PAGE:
Any journal of our size is in competition with thousands of other print and online literary magazines for the best work. So it's helped me to draw from my former business--built on writing and internet presence--to think of Bacopa Literary Review as a small, nonprofit business with a vision, goals, and action plans. As with any organization that wants to succeed in its field, our core values and their priorities must be clear: Economy? Service? Excellence?

Of course excellent writing is key, and going into my sixth year as Editor-in-Chief, our team has become more and more clear that "excellence" includes a diversity consistent with worldwide diversity of fine writers--diversity of age (and thus cohort groups--whose styles, issues, and concerns differ decade by decade), of gender identification (not just males and females--an increasingly useless dichotomy), of geographic location, of literary background (from well-published septuagenarians to recently hatched MFAs of all ages, to beginning writers who've never published before).

A close second to excellence in our vision is service, interacting with and congratulating writers and poets by email, in this blog, Facebook, and Twitter; making sure they see within days that their submissions are being reviewed, responding quickly when we know a submission is not quite a fit for a given year's issue, and accepting especially good pieces right away so we don't lose them to another journal. When contributors notify us that they've later published books, we feature them here. Starting with the 2019 issue, we've also invited contributors to send posts about their work in Bacopa, to promote our writers and poets as much as we can.

Economy runs third as a core value for Bacopa--important, but not as important as excellence and service. We've experimented with fees, and though the current team has never charged more than $3 per submission, it is clear that we receive the finest and most diverse writing when we don't charge a fee. We do stay within the budget of a general annual cost estimate, and we're fortunate that our sponsor, Writers Alliance of Gainesville, is willing to foot the average $3000/year (not including the many hours donated by our editorial team in what is mostly a labor of love). If we charged fees we'd have fewer submissions, and thus less work, but we'd also lose some of the best writers and have a much less diverse publication.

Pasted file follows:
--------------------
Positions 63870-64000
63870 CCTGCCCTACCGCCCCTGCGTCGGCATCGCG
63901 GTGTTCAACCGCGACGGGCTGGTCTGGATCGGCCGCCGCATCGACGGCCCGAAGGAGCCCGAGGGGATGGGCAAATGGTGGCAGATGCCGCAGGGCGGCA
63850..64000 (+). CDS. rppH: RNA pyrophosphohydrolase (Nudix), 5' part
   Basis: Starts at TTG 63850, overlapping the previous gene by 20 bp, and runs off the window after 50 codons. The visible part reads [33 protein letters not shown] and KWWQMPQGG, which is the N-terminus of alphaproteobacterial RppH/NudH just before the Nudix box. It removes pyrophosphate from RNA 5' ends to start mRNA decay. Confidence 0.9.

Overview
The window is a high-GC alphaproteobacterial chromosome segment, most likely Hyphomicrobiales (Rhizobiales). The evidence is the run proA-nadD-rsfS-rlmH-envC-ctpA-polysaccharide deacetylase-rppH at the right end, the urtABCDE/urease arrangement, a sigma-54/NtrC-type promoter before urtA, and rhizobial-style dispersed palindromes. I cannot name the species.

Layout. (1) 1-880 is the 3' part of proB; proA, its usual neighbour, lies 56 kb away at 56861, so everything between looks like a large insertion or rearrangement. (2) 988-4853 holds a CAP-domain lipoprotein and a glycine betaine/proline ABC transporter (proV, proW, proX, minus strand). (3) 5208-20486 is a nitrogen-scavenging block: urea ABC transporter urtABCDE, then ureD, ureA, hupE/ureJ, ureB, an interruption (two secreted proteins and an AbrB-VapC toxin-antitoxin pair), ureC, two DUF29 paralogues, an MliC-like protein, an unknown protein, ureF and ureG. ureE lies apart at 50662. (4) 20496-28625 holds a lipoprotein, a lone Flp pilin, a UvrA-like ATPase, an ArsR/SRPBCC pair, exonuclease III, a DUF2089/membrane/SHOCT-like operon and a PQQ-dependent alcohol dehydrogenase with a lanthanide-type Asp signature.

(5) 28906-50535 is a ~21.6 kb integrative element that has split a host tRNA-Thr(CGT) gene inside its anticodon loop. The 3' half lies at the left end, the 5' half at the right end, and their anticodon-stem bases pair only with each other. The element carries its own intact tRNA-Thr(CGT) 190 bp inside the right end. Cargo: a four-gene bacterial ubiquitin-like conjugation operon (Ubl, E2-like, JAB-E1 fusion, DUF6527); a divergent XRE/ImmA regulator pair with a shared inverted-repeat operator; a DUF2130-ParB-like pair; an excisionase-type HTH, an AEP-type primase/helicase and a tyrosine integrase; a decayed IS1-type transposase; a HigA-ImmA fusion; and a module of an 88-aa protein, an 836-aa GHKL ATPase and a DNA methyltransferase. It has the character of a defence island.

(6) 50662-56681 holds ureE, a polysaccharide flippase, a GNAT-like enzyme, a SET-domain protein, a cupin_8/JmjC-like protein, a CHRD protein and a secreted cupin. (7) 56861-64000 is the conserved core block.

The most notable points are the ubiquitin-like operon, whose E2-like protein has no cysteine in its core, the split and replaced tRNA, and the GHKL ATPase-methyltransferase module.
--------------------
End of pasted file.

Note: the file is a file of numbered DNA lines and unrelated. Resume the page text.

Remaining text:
Tuesday, February 2, 2021

I Don't Want It, But It's Not Junk!

 by Bacopa Literary Review Editor-in-Chief Mary Bast

Writers often succumb to this fatal flaw of fiction writing, explaining and telling and summarizing instead of showing action as it's happening. "How Fiction Writers Can Show Emotions in Their Characters in Effective Ways," C.L. Lakin, Live, Write, Thrive.

Our 2020 Fiction Second Prize winner, "Junk," by Siamak Vossoughi, starts out quietly:

About once a week we'd get a call from somebody asking us to haul their junk, and they'd call their junk what anybody with the sense God gave them would call it, which was junk. So I was unprepared when I got a call for some hauling out in Duven and the guy said he had a truckload of stuff but he didn't want to call it junk.
     "It's my parents' stuff," he said. "I don't want it, but it's not junk."
     "Okay, You want us to haul it away?"
     "Yes. But it's not junk . . ."

Then, readers are invited into the ensuing conversation between the speaker, Mike, and his partner in their junk hauling business, Louis, who agrees with the customer that when your parents have died, the things they've left behind are not "junk." What slowly grabs us is how this story shows the action as it's happening, in the conversation between two junk haulers as they consider, first, the customer's potential reaction to their T-shirts with the slogan "Tree Service and Hauling Junk."